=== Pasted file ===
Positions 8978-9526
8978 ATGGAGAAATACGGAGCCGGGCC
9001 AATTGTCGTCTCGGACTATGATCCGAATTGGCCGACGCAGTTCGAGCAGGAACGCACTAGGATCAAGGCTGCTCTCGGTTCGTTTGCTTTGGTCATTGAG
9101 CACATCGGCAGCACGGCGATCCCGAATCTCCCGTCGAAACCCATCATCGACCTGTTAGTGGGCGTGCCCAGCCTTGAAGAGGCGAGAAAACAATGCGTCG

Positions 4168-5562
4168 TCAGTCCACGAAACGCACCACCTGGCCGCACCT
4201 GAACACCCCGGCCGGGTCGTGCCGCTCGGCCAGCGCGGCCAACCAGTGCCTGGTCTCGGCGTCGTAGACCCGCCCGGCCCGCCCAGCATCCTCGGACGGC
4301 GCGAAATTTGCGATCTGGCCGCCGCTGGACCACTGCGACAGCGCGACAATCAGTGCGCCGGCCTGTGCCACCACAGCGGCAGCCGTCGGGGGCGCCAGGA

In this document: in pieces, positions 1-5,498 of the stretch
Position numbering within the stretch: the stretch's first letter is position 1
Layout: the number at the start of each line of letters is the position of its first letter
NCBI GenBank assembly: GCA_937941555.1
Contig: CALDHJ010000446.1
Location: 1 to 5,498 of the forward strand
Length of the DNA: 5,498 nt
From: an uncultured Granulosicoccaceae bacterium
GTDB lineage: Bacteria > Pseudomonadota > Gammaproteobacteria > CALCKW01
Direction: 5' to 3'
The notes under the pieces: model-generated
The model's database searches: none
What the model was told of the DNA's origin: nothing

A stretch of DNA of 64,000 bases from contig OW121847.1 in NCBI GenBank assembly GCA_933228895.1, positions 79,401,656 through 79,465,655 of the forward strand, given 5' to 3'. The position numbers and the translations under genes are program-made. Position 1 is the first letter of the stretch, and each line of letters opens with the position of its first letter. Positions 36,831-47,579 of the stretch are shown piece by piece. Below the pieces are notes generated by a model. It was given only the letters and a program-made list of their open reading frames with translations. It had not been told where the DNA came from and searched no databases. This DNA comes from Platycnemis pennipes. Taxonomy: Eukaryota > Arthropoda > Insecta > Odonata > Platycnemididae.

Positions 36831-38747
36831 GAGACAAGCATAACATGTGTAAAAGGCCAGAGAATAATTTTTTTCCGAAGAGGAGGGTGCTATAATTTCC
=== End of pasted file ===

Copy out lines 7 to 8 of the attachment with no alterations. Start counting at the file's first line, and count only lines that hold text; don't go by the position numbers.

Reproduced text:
4201 GAACACCCCGGCCGGGTCGTGCCGCTCGGCCAGCGCGGCCAACCAGTGCCTGGTCTCGGCGTCGTAGACCCGCCCGGCCCGCCCAGCATCCTCGGACGGC
4301 GCGAAATTTGCGATCTGGCCGCCGCTGGACCACTGCGACAGCGCGACAATCAGTGCGCCGGCCTGTGCCACCACAGCGGCAGCCGTCGGGGGCGCCAGGA